In 1952, West Virginia Senator Harley Kilgore faced a similar attack during his bid for reelection. His opponents tagged Kilgore as a Communist sympathizer and published their own version of the “Red Record” pamphlet. Joseph McCarthy, who was at the height of his power and influence, joined the attack, campaigning in the state on behalf of Kilgore’s opponent, former Senator Chapman Revercomb. Yet Kilgore managed to fend off his attackers and was ultimately able to emerge victorious.1

This article will examine the 1952 senatorial campaign in West Virginia, focusing particularly on the red-baiting of Kilgore. By taking a closer look at this hotly contested race, this study hopes to give not only new insights into postwar West Virginia politics, but also a better understanding of the execution and the limits of aggressive domestic anticommunism.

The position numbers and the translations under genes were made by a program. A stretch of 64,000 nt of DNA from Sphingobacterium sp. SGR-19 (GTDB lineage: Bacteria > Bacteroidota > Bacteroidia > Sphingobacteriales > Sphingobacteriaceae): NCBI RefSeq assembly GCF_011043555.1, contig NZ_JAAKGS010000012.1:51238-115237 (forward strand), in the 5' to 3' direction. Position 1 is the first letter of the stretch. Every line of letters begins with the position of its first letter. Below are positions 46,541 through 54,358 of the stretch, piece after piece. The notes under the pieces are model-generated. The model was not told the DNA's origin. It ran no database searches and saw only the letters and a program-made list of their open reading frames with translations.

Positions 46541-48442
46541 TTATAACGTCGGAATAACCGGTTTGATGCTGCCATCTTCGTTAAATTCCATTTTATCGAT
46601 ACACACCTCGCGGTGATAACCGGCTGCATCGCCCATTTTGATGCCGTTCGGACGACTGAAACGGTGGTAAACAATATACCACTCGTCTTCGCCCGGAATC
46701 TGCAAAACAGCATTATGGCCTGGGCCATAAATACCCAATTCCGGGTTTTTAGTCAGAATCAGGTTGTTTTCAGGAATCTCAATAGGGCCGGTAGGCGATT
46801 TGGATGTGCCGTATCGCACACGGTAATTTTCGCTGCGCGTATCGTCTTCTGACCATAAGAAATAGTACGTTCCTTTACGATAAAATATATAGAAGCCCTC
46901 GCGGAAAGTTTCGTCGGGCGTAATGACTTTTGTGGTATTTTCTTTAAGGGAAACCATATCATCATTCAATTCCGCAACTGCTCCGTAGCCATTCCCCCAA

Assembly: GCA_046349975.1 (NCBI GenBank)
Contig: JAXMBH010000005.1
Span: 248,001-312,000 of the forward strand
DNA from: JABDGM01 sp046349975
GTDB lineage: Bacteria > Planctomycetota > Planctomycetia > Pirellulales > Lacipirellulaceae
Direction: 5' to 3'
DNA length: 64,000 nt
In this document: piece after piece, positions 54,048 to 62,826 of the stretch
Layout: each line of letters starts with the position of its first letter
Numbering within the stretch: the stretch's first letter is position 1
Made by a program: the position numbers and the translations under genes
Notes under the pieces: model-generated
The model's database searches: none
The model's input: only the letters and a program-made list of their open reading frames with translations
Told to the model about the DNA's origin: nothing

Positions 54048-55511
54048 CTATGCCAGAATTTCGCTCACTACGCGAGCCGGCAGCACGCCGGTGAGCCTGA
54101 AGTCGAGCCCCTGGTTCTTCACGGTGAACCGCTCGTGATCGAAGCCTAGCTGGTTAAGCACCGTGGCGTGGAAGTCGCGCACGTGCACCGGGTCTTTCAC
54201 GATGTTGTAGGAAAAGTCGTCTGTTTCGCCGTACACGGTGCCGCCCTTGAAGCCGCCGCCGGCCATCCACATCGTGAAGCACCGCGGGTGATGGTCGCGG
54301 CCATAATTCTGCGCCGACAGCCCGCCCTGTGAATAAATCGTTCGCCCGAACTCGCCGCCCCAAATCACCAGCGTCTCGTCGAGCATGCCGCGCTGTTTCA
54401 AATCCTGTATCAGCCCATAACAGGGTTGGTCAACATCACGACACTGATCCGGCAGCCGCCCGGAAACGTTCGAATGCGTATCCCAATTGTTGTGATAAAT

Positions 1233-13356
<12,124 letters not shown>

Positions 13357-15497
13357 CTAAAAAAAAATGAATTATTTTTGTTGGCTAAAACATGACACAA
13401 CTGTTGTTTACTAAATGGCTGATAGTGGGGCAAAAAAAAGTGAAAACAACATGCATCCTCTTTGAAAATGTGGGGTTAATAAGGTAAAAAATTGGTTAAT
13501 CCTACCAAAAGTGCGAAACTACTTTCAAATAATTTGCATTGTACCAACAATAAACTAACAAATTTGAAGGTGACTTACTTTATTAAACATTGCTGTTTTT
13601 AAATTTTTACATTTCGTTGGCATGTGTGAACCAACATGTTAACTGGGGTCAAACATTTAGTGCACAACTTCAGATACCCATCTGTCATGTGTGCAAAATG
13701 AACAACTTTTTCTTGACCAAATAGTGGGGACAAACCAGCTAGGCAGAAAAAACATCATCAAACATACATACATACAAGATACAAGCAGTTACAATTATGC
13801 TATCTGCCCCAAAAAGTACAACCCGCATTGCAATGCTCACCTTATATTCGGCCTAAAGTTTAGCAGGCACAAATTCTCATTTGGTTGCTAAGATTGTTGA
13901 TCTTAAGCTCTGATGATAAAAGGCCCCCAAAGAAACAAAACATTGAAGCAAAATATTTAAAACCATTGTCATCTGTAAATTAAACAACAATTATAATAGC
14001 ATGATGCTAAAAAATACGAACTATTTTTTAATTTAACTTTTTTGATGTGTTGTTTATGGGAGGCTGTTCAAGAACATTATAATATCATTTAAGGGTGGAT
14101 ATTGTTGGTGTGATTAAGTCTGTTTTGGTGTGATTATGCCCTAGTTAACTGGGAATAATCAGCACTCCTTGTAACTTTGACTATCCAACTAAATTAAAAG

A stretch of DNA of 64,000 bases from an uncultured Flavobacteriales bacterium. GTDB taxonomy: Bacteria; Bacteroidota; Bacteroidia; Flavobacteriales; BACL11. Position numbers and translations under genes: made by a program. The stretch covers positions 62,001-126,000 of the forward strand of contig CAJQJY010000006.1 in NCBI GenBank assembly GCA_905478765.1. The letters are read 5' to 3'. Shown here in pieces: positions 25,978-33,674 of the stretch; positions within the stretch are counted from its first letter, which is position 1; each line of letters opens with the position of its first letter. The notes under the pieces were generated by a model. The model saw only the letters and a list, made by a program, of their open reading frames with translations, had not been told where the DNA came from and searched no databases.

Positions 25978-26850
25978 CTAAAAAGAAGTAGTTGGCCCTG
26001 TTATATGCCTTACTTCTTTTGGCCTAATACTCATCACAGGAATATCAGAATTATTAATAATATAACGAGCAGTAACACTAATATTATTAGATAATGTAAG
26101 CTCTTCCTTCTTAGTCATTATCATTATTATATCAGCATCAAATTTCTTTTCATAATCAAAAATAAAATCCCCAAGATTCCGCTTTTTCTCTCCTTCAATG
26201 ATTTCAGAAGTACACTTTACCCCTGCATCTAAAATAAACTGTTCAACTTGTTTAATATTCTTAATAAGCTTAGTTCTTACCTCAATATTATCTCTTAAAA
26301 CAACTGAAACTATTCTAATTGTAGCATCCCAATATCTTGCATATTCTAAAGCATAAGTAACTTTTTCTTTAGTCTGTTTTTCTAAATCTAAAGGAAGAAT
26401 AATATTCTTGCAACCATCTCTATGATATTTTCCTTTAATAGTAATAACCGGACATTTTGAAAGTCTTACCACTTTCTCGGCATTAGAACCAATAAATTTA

The use of Communism as an issue in postwar politics can be traced to the 1946 congressional elections, when candidates such as Richard Nixon in California benefited from injecting the issue into campaigns. Nixon accused his opponent, liberal Democrat Jerry Voorhis, of having close ties to Communist-controlled labor unions, and, despite his attempts at distancing himself from such groups as the CIO, Voorhis was defeated.2 However, it was the further intensification of the Cold War, exemplified by the conflict in Korea and coupled with the rise of McCarthy in the 1950s, that ensured the “persistence of the politics of disloyalty.”3 Members from both major political parties would exploit the issue of anticommunism. In 1950 a number of Democratic primary races were dominated by red-baiting. As mentioned above, Congressman Smathers accused his opponent, the incumbent Senator Pepper of Florida, of being pro-Communist and an “apologist for Stalin,” while Senator Glen Taylor of Idaho was called a Communist “dupe” by his opponent. Both men, seeking reelection, failed to make it out of the primaries.4